3.10          Similarly, the Home Secretary should be asked to identify the ‘designated persons’ who are to authorise ‘directed surveillance’ and the use of covert human intelligence sources.



 Intrusive surveillance


4.1              Intrusive surveillance’ is defined as covert surveillance in relation to anything taking place on residential premises or a private vehicle. It may be carried out either by a person or device inside residential premises or a private vehicle or by a device placed outside. This is intended to cover the gaps in Part III of the Police Act 1997 which only applies to devices whose installation involves trespass to property, criminal damage or interference with wireless telegraphy. It means that stand-off devices such as long-distance microphones and laser-beam equipment fall outside the controls of Part III. However, it needs to be clarified whether another loop hole in Part III which allows the police to place a bug with the consent of the owner of property still remains. This means, for example, that police and prison cells may be bugged without having to go through any of the statutory controls for authorisation.[3]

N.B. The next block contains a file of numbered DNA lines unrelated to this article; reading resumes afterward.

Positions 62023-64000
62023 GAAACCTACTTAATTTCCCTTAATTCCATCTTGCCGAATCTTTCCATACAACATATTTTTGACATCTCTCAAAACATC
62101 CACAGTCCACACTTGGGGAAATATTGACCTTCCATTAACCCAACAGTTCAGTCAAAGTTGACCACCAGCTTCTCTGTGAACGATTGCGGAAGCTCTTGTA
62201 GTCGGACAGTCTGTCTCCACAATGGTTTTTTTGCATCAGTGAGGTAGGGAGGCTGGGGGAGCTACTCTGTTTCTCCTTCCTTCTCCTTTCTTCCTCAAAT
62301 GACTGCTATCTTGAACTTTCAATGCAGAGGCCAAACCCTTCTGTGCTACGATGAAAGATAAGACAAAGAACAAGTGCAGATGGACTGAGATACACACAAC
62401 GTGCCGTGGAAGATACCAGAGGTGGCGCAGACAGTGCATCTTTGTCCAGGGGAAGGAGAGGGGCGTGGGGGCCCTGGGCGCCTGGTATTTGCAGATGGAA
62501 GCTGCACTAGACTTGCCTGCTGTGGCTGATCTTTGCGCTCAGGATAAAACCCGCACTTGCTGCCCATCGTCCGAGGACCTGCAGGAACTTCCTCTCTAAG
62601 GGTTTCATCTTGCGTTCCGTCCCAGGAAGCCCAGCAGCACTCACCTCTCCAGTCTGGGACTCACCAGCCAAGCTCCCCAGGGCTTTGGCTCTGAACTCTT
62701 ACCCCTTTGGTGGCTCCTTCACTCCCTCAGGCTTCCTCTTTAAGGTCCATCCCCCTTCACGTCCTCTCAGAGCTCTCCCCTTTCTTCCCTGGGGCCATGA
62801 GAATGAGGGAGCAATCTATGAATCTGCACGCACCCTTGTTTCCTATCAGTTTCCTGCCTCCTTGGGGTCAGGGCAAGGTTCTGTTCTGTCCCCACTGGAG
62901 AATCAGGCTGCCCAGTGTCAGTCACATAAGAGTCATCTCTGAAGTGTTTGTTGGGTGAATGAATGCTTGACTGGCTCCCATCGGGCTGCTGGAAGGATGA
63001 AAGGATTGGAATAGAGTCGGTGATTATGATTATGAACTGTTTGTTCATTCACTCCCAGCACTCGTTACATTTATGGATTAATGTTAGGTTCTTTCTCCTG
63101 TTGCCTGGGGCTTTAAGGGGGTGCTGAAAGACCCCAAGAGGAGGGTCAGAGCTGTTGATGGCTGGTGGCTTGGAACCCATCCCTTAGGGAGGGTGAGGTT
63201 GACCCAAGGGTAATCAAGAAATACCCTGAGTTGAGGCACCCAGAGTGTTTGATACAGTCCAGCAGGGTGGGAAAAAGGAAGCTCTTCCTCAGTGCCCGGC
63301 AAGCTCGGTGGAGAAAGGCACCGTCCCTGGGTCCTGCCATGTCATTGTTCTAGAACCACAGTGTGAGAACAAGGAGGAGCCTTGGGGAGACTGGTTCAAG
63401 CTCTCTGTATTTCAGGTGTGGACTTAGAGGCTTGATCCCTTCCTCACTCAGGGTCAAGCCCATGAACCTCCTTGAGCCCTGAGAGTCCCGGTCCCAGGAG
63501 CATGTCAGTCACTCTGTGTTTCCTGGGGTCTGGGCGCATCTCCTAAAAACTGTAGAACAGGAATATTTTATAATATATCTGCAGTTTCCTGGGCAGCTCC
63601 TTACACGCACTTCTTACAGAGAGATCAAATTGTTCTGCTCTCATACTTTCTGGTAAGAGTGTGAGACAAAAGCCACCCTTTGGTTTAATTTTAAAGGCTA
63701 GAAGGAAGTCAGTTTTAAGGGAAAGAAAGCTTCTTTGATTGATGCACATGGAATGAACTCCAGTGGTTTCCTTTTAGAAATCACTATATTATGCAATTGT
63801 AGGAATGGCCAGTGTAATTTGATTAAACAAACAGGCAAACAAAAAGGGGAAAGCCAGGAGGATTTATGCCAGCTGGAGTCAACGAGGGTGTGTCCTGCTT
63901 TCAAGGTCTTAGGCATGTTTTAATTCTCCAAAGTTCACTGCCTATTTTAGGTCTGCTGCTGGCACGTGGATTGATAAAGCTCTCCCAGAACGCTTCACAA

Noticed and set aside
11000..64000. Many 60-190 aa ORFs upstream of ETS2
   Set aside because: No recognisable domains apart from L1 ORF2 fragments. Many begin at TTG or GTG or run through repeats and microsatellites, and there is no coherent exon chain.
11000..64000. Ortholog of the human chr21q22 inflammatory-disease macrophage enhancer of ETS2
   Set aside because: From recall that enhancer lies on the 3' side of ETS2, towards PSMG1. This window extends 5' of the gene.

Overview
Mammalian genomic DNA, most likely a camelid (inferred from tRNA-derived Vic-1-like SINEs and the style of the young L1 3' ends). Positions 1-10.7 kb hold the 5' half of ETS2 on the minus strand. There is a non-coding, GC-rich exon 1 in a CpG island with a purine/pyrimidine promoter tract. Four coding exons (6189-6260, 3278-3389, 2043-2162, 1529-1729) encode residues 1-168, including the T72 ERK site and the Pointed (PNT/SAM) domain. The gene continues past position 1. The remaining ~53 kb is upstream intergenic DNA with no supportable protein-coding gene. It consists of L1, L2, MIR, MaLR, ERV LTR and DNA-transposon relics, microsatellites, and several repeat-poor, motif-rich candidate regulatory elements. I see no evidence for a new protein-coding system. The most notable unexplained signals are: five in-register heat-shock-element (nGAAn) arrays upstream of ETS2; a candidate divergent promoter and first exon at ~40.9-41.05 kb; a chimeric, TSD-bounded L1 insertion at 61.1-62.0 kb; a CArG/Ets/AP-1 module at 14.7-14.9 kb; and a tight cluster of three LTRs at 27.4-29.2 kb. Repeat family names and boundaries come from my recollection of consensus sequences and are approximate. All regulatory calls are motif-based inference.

4.2              JUSTICE believes it would be preferable to repeal Part III of the Police Act 1997 Act and provide for a single, comprehensive regime for all forms of intrusive surveillance within this Bill. Instead, a complex regime has been created which allows a single authorisation to cover both an application under this Bill and under Part III of the Police Act, although the different provisions of each are still to apply (cl.31(5)). Further, the authorisation procedure differs according to the agency making the application: the police[4] and customs are to apply to a Commissioner in the same way as under Part III of the Police Act; the intelligence services, Ministry of Defence and Armed Forces must apply to the Secretary of State. An application made by the intelligence services may be combined with an application for a warrant under the Intelligence Services Act 1994.